On Reflection

Worrying me today: how to cope with worrying

Worrying scary hand puppet

Did you know that worrying is our way of fooling ourselves into thinking we are doing something about a problem?

Since that knowledge, I ceased being a worrier and became a do-er. However, when the doing to solve a problem is not possible right away, I adopt the ‘Stop, Look, Listen’ method of calming myself down.

Stop – name and accept that I am feeling anxious about something and mentally visualise the word ‘STOP’ in my mind while slow breathing. Deep breathing or becoming aware of our breathing slows down nervous emotion, emotion which will naturally die down after about a minute and a half anyway. I give myself that time to recover…or puke.

Look – for a minute or so I focus on the external world, naming things I see, rather than my internal feelings of chaos. Although what that man has just done with a runny nose, a coat sleeve and a Tesco Finest mango is causing me a little anxiety in my external world at the moment. Let me look away to something else.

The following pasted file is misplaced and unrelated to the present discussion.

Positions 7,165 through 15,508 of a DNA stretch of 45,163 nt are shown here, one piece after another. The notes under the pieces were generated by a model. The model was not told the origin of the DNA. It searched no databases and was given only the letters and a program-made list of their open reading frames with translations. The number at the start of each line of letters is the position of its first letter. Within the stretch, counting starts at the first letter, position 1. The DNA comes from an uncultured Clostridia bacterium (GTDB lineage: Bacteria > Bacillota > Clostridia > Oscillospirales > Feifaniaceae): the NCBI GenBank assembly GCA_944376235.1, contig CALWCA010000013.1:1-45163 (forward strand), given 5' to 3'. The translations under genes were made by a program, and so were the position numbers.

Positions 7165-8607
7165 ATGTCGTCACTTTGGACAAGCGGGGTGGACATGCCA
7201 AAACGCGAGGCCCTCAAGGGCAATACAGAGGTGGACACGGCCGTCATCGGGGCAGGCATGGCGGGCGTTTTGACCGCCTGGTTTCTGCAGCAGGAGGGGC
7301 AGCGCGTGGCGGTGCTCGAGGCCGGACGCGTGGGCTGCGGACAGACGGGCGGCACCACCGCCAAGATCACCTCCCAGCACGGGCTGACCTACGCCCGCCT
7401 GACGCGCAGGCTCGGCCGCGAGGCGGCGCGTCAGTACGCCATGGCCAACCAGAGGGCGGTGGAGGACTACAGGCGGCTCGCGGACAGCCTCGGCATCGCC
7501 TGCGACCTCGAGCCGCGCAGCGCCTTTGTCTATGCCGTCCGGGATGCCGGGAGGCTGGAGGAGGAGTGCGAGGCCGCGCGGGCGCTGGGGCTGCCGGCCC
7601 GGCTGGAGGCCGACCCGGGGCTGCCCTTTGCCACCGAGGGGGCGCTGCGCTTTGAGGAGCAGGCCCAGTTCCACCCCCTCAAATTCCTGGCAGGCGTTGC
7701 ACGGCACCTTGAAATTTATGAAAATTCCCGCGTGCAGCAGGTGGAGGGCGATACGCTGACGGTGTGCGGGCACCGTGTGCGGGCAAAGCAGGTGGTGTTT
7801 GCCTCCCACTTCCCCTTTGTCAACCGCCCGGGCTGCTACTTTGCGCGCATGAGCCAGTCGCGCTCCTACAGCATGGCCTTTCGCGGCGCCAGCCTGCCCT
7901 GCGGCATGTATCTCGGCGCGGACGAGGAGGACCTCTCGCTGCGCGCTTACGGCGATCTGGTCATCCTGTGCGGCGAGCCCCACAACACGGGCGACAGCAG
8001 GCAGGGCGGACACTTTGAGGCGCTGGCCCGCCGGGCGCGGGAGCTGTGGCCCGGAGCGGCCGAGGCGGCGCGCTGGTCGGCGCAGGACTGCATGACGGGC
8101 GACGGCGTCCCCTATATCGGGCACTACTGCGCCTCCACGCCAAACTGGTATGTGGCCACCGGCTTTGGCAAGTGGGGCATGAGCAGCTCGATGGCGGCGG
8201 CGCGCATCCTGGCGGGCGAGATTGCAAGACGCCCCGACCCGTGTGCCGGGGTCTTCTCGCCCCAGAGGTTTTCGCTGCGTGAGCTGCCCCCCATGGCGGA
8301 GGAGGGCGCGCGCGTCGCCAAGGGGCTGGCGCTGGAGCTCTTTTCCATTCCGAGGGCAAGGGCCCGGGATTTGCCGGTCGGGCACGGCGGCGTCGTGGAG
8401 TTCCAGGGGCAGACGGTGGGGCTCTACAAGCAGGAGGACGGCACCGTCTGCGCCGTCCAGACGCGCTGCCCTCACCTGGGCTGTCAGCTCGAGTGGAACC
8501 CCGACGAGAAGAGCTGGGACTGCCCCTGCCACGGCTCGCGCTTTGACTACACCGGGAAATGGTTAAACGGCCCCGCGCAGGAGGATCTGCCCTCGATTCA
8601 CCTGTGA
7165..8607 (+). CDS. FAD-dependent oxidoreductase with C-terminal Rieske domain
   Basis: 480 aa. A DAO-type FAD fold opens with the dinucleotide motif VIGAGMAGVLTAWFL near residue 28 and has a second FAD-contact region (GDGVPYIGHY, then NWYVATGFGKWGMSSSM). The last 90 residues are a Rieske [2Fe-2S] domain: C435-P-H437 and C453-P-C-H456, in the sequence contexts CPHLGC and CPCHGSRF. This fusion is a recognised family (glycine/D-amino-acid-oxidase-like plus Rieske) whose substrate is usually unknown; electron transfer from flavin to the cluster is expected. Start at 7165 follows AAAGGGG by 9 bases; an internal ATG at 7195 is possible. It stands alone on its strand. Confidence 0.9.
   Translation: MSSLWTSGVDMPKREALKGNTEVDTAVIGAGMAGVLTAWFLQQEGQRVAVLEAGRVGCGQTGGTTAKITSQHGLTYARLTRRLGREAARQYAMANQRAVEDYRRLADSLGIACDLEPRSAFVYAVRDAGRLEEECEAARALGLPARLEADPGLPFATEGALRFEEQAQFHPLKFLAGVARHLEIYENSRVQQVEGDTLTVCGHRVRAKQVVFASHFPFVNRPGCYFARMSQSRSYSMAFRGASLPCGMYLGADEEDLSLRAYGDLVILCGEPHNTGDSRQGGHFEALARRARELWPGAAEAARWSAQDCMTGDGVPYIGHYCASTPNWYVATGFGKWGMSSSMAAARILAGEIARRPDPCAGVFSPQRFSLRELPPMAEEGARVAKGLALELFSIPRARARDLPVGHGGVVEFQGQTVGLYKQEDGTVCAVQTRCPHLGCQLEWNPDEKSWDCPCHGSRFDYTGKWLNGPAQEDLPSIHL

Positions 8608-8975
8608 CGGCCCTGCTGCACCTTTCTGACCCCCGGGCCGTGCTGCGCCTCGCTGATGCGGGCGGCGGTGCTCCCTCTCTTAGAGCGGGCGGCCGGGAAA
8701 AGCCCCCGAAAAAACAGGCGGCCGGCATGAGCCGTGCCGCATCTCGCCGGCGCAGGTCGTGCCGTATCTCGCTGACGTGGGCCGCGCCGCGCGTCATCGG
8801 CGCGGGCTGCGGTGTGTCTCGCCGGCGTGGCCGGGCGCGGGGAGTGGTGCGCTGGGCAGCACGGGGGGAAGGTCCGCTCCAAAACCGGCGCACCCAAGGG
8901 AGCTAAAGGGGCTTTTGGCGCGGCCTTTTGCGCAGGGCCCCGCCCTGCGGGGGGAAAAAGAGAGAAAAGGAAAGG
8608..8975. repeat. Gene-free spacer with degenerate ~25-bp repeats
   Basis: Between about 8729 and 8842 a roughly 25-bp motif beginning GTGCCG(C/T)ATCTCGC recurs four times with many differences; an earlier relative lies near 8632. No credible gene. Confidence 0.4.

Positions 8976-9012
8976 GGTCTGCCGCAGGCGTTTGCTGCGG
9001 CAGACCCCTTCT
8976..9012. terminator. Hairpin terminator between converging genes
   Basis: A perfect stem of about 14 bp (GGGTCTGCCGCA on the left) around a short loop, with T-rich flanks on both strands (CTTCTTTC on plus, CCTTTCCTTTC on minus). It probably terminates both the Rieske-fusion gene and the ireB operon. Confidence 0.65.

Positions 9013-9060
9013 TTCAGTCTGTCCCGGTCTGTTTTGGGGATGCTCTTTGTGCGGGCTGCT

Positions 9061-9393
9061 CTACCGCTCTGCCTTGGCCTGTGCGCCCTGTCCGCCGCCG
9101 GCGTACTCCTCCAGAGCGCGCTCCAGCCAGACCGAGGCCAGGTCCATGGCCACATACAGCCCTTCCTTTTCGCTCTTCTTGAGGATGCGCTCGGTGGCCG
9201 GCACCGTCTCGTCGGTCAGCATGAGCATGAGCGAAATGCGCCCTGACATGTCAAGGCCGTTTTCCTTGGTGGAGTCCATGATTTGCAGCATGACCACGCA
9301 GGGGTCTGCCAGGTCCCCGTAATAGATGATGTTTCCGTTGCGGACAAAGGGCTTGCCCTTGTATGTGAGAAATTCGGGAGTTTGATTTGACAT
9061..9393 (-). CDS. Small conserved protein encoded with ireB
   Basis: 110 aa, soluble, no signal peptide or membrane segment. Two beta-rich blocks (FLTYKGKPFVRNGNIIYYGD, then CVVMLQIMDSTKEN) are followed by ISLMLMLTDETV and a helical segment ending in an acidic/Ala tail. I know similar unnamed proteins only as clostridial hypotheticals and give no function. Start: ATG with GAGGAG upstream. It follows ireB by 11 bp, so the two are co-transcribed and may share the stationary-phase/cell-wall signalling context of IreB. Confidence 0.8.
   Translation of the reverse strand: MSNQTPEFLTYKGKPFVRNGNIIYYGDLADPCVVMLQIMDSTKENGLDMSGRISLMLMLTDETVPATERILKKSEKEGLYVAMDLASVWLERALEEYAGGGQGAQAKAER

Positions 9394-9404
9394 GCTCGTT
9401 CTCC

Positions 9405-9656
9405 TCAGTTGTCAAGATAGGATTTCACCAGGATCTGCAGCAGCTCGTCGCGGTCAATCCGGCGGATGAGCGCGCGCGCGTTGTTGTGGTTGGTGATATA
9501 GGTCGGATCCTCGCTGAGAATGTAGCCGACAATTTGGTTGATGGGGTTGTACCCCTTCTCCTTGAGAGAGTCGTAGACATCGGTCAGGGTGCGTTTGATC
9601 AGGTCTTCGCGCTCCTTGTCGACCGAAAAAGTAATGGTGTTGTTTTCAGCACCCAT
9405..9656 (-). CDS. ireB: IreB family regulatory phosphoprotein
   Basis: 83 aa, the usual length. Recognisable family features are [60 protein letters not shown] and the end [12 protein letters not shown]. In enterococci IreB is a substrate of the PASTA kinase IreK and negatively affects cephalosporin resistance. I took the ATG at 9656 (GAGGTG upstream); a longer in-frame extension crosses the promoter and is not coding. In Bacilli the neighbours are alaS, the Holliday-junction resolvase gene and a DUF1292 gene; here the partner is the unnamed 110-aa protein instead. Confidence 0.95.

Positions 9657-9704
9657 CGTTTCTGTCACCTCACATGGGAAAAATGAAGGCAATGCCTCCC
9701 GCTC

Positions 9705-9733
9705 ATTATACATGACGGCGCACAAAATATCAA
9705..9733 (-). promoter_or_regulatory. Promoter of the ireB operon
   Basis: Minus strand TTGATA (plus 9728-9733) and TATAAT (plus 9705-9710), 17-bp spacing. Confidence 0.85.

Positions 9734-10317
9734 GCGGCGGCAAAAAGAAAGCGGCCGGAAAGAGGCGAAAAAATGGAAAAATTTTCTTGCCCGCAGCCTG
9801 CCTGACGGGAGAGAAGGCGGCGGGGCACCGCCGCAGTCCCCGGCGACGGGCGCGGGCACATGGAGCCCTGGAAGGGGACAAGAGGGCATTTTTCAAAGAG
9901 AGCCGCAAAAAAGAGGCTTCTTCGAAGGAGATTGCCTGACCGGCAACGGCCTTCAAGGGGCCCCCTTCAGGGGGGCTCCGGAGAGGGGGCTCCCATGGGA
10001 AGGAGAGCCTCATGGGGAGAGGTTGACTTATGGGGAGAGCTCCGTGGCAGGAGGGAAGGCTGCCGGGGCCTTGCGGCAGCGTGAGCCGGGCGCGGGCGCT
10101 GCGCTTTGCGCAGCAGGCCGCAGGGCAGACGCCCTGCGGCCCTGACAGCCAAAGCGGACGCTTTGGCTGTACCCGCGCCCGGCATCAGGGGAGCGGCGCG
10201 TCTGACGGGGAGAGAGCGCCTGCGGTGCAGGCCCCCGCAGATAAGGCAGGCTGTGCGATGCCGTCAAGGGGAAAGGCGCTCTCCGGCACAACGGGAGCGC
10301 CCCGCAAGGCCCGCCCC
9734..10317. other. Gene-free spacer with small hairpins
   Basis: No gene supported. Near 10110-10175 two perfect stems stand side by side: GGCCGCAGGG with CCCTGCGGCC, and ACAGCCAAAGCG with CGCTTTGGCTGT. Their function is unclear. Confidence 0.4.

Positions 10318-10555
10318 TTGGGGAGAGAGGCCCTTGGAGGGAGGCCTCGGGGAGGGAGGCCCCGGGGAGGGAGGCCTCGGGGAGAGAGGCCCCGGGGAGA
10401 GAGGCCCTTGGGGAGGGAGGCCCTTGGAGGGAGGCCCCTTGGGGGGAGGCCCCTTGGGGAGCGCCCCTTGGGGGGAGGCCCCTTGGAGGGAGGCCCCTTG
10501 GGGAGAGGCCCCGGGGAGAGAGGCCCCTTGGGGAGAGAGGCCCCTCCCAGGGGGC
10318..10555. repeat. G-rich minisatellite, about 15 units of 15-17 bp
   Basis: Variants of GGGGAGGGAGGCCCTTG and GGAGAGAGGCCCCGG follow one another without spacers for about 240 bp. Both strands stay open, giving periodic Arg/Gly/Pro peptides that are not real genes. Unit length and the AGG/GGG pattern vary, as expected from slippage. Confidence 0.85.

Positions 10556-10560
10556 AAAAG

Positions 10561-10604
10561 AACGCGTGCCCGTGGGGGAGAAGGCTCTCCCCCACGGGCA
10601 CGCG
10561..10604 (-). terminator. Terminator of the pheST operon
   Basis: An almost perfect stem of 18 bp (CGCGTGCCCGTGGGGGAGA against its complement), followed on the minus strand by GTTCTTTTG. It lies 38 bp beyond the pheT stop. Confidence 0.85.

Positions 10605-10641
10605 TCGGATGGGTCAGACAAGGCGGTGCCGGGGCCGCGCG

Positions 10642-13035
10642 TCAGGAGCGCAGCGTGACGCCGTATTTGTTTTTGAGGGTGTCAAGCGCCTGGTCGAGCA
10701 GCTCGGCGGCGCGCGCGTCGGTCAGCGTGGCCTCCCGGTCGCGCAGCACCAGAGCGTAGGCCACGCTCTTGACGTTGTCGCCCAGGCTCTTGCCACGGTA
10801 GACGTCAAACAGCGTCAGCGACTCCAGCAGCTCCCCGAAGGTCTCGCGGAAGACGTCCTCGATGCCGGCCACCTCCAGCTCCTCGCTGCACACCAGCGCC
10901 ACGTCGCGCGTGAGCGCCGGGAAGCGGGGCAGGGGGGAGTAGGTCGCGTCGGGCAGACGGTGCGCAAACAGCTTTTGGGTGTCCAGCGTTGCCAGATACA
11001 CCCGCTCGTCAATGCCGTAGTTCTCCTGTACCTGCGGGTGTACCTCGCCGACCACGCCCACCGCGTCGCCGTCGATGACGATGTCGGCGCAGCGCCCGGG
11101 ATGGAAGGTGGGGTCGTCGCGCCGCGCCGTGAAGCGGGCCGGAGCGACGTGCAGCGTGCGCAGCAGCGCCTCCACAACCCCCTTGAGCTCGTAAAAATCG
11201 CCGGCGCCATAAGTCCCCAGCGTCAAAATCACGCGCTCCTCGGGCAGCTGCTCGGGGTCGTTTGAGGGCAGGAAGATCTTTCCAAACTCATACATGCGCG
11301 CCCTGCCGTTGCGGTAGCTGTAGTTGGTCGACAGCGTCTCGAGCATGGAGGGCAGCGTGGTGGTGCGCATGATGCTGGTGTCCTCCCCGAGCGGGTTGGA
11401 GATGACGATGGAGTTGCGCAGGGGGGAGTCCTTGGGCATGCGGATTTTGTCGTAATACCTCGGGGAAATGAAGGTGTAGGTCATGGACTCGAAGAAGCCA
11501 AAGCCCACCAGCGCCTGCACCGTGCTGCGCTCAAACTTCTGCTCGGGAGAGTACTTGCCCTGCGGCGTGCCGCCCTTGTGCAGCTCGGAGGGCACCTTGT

Listen – Reassure myself the way I would reassure an anxious friend or relative. Some people also use an affirmative phrase here – ‘All is well’ or ‘You are in no danger’ or ’10 Things I Would Do To Denzel Washington Right Now Are…” Whatever works for you.

I am pondering this today because I am still mentally re-living my near death experience of last week, and which my youngest son witnessed. We’re fine, except I keep getting the ‘What if…’ banner flashing across my brain when I least expect it, and that banner debilitates me in the moment. Hence why I am resorting to tried and trusted techniques to stop worrying about an uncertain future.

And so to naming my feelings and worry.

I am feeling really really angry at those two irresponsible renegade drivers for nearly killing me last week and rendering my children orphans. I am angry that my son witnessed the incident and that he realised, along with me, that my taking a step back or forwards would do nothing to save me. I am angry that scene keeps replaying itself in both our minds. I am angry that I had to scream in order for those two chatting drivers to become aware of my presence. I am angry my son saw me out of resources, with screaming the only one left in his mother’s arsenal. I am worried that if I don’t write this down and name it I will become an angry person, and I don’t want to return to being an angry person.

I am worried about my plan to live forever.

Okay, I feel better now.